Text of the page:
(Published - 27 May 2020)
COVID-19 has captured the world’s attention like nothing else since the end of the Second World War, 75 years ago. The number this virus has infected and killed is shocking, as is the enormous economic and social disruption which has been caused by attempts to contain it. Many of our society’s great institutions, including universities, have been severely disrupted as we introduce new regulations and technology designed to minimise the spread of this disease.
But now as we move towards the half-year mark since this disease surfaced, it is certainly time for us to rethink our way forward. This is especially important in the higher education sector, where many institutions have had to try to react much faster than they have ever done before.
Yuval Noah Harari, one of the world’s leading intellectuals, commented: “In my university, they have been discussing doing some courses online for 20 years now, and they never did anything. And now, in one week, they move the entire university online because they had to.”
It is difficult to know what he may have meant by “move the entire university online”, but there are a number of universities that I am aware of which interrupted their teaching programmes for a few weeks and then re-launched with all tuition being offered over the Internet. This redesign of delivery has come as quite a shock for some students and faculty.
This type of change, performed at breakneck speed, illustrates the desperate need universities have for continuity and security. It was – and still is – unthinkable that universities would close their doors in the same way as many primary and secondary schools have done. The continued process of the education of our youth is of primary importance to everyone in society. But it became clear that it is impossible to pack large lecture theatres full of students. Something had to be done.
As a reaction to the crisis triggered by COVID-19, some universities have galloped towards solutions without necessarily reflecting on the consequences. Now it is time to pause to create an opportunity for a truly open conversation about where society should go from here.
There are actually many options, and to rush to create, for example, an online university, may not be the best solution to the crisis. For any course of action to succeed, both the designers of strategy and the implementers – as well as those who are directly affected by it – need to share their understanding of the issues.
To facilitate this sharing, a Knowledge Café - an online Zoom video conference - will be held for members of the University of the Western Cape (UWC) on 2 June 2020.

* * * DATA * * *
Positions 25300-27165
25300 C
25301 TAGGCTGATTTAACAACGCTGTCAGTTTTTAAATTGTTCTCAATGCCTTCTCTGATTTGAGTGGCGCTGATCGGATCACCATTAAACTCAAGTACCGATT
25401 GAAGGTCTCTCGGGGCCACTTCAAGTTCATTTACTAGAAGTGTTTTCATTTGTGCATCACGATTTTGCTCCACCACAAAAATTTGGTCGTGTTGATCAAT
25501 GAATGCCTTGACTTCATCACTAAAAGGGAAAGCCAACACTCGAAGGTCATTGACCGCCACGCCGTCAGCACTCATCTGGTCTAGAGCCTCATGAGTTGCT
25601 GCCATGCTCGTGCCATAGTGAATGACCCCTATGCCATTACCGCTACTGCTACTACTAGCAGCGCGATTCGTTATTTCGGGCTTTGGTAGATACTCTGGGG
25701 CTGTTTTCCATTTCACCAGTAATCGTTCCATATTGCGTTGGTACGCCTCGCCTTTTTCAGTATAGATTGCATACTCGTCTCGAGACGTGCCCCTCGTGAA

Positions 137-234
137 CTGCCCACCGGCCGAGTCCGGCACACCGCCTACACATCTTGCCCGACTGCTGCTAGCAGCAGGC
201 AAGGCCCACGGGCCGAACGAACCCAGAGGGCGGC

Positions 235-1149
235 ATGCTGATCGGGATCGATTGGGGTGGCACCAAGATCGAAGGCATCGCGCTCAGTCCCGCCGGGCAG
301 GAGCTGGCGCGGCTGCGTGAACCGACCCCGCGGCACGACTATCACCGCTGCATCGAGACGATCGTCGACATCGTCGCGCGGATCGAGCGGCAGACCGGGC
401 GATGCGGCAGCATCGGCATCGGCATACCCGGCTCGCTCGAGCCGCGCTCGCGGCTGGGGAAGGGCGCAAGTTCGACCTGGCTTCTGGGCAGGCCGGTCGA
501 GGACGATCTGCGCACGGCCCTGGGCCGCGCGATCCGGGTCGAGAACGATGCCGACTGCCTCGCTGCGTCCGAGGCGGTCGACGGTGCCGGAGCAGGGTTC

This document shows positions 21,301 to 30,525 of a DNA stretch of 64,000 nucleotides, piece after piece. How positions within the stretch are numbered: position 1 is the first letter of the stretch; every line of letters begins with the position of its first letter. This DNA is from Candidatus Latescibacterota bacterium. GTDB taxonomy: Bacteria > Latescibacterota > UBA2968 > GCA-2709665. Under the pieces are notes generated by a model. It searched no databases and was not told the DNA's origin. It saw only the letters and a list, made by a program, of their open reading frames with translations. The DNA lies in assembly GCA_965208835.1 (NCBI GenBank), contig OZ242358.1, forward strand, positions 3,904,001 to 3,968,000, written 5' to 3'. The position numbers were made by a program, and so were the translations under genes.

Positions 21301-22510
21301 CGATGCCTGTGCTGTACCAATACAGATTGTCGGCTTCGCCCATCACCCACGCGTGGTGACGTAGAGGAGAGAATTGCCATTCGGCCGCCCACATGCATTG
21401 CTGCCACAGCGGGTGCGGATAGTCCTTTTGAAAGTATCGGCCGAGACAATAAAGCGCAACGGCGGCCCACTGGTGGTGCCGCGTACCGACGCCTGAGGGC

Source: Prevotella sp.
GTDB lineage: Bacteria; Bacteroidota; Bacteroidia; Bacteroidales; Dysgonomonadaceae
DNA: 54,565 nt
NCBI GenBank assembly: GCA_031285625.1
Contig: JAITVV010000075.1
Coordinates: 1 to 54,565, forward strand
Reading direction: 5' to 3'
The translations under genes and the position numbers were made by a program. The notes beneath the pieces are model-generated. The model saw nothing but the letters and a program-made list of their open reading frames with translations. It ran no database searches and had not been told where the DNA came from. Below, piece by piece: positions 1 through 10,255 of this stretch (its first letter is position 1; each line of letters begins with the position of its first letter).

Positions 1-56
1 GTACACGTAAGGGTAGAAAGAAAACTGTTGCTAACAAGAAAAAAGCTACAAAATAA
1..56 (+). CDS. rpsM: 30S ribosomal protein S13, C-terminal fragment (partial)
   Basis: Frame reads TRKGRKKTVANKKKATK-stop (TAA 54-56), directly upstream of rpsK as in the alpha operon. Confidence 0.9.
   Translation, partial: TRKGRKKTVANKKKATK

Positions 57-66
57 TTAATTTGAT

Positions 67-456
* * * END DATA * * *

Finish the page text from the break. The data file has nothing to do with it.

Gathering At The Knowledge Café
It is surprisingly difficult to have open conversations – especially on subjects which can so profoundly affect careers, lifestyles and beliefs. Some people have points of view which they find difficult not to force on others. Others are reluctant to express their feelings and opinions, as they feel that speaking openly might in some way compromise them. But sharing understanding is truly important – especially now, as universities need to pull together in the same direction. This is where the Knowledge Café comes into its own.
Originally an American idea based on the belief that useful ideas are generated during informal conversations, the Knowledge Café brings together people who have a genuine interest in furthering their understanding of a subject or an issue, and are prepared to do so by listening to others. Thus a Knowledge Café is an event designed to allow participants to engage in an open conversation which will throw more light on the issue being discussed.
A Knowledge Café is specifically not a debate; everyone who participates in it is given a voice. In fact, the spirit of a Knowledge Café is best summarised by the slogan, “Listen Before You Speak”. And of course, the Knowledge Café not only promotes understanding of different points of view, but it also often raises issues with which the participants are unfamiliar.
Knowledge Cafés can also be networking events where participants introduce themselves to others who share similar concerns.
If you’re a member of the UWC community, and you’re interested in helping chart a way forward for the University – and for all universities – I invite you to bring your best ideas, and to be prepared to listen, learn and engage.
Remember: Education is the most effective way of improving not just individuals’ lives and opportunities, but also of producing the leaders who will help humanity face and overcome crises like this one in the future, and build a better life for all.
Online Knowledge Café: In the light of the current Coronavirus Crisis, how will academe develop in future?
Date: June 2
Time: 14:00 – 16:00
Sign up at https://docs.google.com/forms/d/e/1FAIpQLSfafqdZtDyVqkCEEnS_oN5w3zsS_rKd1K8dzHuCbFCV4exFTg/viewform.
Please direct all queries to firstname.lastname@example.org or email@example.com.
Professor Dan Remenyi is an Extraordinary Professor in the Department of Information Systems at the University of the Western Cape. With over 30 years of full-time engagement in academe, Remenyi has a strong interest in helping research degree candidates complete their masters or doctoral degrees. He is the Co-Editor and contributor to the newly published book, The University of the Future, ISBN: 978-1-912764-51-8, and is working on a book on the impacts, challenges and opportunities of COVID-19 for the higher education sector.